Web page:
Modelling and Analysis of Bridge Pile Cap Using Staad Pro

Bridge pile caps are substructure elements that are used for transferring bridge superstructure load to the pile foundation. Pile caps for bridges are used for supporting the piers and/or the abutments of a bridge and are usually subjected to axial compression, shear (lateral force), and bending moment from the bridge pier or abutment.


These actions are usually resulting from the self-weight and superimposed dead loads on the bridge (permanent actions), vertical traffic live loads, horizontal actions due to wind, bridge deck contraction, impact/collision, braking, and skidding loads, etc.

Pile caps behave like thick plates and traditionally can be analysed using strut-and-tie or bending analogy method. Alternatively, finite element analysis can be used for the analysis of pile caps with or without the effects of soil-structure interaction.

It is possible to model pile caps using plates and beams on elements on Staad Pro software and obtain accurate results. Ubani has demonstrated the application of Staad Pro in the modelling of triangular pile caps (3 piles) and rectangular pile caps (2 piles) and compared the results with solutions from classical analysis methods. The results were found to be satisfactory for design purposes. The aim of this article is to extend the analysis of pile caps using Staad Pro to bridges and other complex structures (see the previous articles below).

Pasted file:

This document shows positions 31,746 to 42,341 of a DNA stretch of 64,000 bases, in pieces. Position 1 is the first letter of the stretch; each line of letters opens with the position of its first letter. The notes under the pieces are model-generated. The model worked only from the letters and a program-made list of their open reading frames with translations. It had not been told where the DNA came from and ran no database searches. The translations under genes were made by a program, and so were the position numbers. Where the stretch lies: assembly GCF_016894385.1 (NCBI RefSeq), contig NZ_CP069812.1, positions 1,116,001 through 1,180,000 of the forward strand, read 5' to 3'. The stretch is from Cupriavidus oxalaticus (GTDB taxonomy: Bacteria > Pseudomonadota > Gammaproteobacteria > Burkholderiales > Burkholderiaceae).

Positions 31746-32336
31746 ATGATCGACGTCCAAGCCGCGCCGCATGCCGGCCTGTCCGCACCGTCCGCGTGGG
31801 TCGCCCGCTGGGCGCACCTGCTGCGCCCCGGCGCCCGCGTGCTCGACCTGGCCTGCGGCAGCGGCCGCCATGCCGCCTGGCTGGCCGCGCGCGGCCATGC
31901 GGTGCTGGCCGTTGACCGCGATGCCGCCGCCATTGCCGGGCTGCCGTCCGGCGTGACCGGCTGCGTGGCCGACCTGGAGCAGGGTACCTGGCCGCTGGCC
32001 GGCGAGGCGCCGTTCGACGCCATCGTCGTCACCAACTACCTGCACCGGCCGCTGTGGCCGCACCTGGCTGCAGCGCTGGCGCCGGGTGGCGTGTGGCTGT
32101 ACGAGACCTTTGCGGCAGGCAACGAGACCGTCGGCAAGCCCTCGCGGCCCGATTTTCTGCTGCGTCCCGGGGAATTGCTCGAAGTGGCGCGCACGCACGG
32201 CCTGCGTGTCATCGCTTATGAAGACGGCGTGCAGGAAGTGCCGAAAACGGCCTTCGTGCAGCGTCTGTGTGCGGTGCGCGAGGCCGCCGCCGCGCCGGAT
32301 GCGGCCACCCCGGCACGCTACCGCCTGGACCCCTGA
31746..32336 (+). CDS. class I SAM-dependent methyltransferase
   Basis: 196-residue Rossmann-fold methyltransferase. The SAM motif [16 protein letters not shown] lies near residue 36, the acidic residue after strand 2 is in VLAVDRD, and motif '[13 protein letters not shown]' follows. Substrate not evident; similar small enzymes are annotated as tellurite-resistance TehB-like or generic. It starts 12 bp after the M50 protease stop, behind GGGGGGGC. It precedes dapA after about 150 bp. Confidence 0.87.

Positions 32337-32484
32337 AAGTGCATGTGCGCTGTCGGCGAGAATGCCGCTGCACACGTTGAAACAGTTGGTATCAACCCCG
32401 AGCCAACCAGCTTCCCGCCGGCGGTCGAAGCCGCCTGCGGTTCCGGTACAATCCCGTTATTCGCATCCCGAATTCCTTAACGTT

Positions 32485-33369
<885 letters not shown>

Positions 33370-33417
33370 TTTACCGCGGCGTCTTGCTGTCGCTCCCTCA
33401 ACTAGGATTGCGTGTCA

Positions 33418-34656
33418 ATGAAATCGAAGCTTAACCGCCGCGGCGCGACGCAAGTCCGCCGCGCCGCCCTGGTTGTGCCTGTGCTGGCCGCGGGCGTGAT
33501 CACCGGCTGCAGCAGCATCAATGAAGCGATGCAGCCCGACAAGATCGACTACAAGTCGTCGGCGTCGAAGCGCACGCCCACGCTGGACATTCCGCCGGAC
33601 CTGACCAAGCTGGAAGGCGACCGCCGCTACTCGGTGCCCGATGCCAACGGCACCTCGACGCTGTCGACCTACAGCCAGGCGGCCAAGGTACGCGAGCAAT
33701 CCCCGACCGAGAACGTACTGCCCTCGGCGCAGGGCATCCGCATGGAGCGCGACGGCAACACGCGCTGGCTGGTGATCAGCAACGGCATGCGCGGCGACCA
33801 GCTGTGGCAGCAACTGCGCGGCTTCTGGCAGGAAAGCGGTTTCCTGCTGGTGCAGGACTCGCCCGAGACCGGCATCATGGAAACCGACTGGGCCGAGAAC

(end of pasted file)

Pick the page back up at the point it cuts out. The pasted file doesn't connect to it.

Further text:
Comparative analysis of triangular pile cap using Staad Pro and bending theory
Structural design of pile caps using strut-and-tie method

In order to achieve this, the pile cap should be modelled using plate elements, while the piers (columns) and piles should be modelled using beam elements. In the case of pile caps supporting abutments, the abutment walls should be modelled using plate elements. It is very typical to model the piers/columns as stubs, and the actions applied to them as appropriate. The piles should be modelled as short columns that are supported with fixed supports. Furthermore, it is very important to ensure that all the nodes in the model are interconnected and rigid.


To demonstrate how this can be done, let us consider the pile cap of a bridge pier shown below. Note that the arrangement of the piles and pile caps should be consistent with the standard practice of ensuring that the maximum spacing of piles (for friction piles) should not less 3 times the diameter of the piles. The selection of the size and number of piles should be based on the geotechnical soil test report and the summation of the service loads from the superstructure.

For the bridge substructure shown above, the actions on each leg of the pier are as follows;

Load Combinations
Vertical actions
(ULS) = 1.35Gk + 1.35Qk = 4560 kN
(SLS) = 1.0Gk + 1.15Qk = 3378 kN

Horizontal Loads
For road bridges, wind load need not be combined with braking/acceleration forces. Furthermore, accidental actions (collision) need not be considered with wind loads.
(ULS) = 620 kN
(SLS) = 496 kN

Bending moment;
(ULS) = 2412 kNm
(SLS) = 1647 kNm

The modelling of the pile cap on Staad Pro is shown below;


The reactions on the piles at SLS are shown below;

From the result above, the engineer should ensure that safe load bearing capacity of the each pile is not less than the maximum reaction on the pile (which is 1187.945 kN).

The bending moment on the pile cap at ultimate limit state is shown below;

The maximum reactions on the piles at ULS (for the sake of punching shear verification) is shown below;

The maximum reaction is 1624.341 kN and can be used for shear verification.

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